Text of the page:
Platanus occidentalis, or Sycamore, is native in Eastern United States from eastern one-third of Kansas to Maine and Florida. It usually grows along rivers. Sycamore is one of the largest trees in the state reaching a height of about 80 feet with immense spreading branches. Its growth rate is rapid when young if it has sufficient moisture. This species needs full sun light.
Leaves, Stems and Fruit
The leaves are simple and alternately arranged on the twig with 3 or 5 pointed lobes and a few coarse teeth. Base is lobed or straight or with a small triangular portion of the blade extended along the petiole. Yellow-green to medium green above, paler green beneath with pale hairs along the veins. May reach 6-10 inches long and 4-6 wide. It has a leaf-like stipule on the stem above the leaf. Twigs are green to slightly brown or gray-brown, coarse, rigid, enlarged at the nodes. Buds are cone-shaped developing inside the base of the petiole with only one bud scale. Bark is dark brown when young but becomes white to greenish-white and showy with age. Flowers are separate on the same tree and not showy. Fruit is golf ball-like and is green when young and brown when mature.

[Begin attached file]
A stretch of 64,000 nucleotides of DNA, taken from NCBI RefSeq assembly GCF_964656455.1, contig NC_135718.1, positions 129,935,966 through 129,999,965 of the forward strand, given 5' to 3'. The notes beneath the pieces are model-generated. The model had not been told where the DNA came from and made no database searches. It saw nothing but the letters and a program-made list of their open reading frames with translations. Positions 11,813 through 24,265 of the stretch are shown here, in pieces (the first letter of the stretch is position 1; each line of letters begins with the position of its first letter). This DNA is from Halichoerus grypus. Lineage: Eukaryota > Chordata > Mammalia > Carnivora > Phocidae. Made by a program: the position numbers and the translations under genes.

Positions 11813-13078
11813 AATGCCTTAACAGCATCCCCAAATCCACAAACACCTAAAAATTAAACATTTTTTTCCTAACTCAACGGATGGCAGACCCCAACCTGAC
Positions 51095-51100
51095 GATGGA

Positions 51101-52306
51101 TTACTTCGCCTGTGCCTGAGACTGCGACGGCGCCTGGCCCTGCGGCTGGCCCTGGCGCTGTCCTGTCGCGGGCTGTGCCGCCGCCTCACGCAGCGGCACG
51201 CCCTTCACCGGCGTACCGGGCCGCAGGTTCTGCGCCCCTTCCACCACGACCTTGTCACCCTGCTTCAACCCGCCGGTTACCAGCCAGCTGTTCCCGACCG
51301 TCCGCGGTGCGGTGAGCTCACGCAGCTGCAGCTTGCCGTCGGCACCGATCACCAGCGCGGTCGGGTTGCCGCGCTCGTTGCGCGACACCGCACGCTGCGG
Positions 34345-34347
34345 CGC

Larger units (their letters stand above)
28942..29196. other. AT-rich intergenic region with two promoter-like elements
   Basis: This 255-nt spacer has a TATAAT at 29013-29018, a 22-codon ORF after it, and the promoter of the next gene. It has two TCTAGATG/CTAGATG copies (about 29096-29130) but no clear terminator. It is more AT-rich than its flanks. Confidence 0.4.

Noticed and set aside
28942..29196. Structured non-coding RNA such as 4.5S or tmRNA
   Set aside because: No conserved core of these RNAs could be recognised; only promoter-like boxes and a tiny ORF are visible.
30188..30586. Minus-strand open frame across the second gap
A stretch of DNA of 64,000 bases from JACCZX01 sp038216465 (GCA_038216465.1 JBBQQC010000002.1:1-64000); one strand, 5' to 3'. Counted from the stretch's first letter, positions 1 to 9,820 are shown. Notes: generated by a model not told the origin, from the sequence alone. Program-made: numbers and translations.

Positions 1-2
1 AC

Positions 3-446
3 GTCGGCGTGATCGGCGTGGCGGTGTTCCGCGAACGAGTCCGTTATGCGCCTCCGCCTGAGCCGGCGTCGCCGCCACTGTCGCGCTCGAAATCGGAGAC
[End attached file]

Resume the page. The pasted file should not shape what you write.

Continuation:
Wildlife Habitat - Sycamores make good den and roost trees
Riparian Buffers - It is often is a good selection for riparian plantings due to its high flood tolerance and extensive root system.
Adaptation and Soil
Sycamore has adapted to the eastern half of Kansas and is moderately tolerant to a broad range of soils with adequate soil moisture. This is not a tree for a droughty site.
Space at 8 feet in riparian and 30 feet in wildlife plantings.
One-year-old, bare-root seedlings (14 to 18 inches tall) are used in conservation plantings. During the establishment period, supplemental watering and control of competing vegetation will aid survival and early growth.
Anthracnose and lacebugs are common problems.
|Average Height in 20 Yrs:|
|Native Species:||Native to Kansas|
|Soil Saturation:||High Tolerance|
|Salinity Tolerance:||No Tolerance|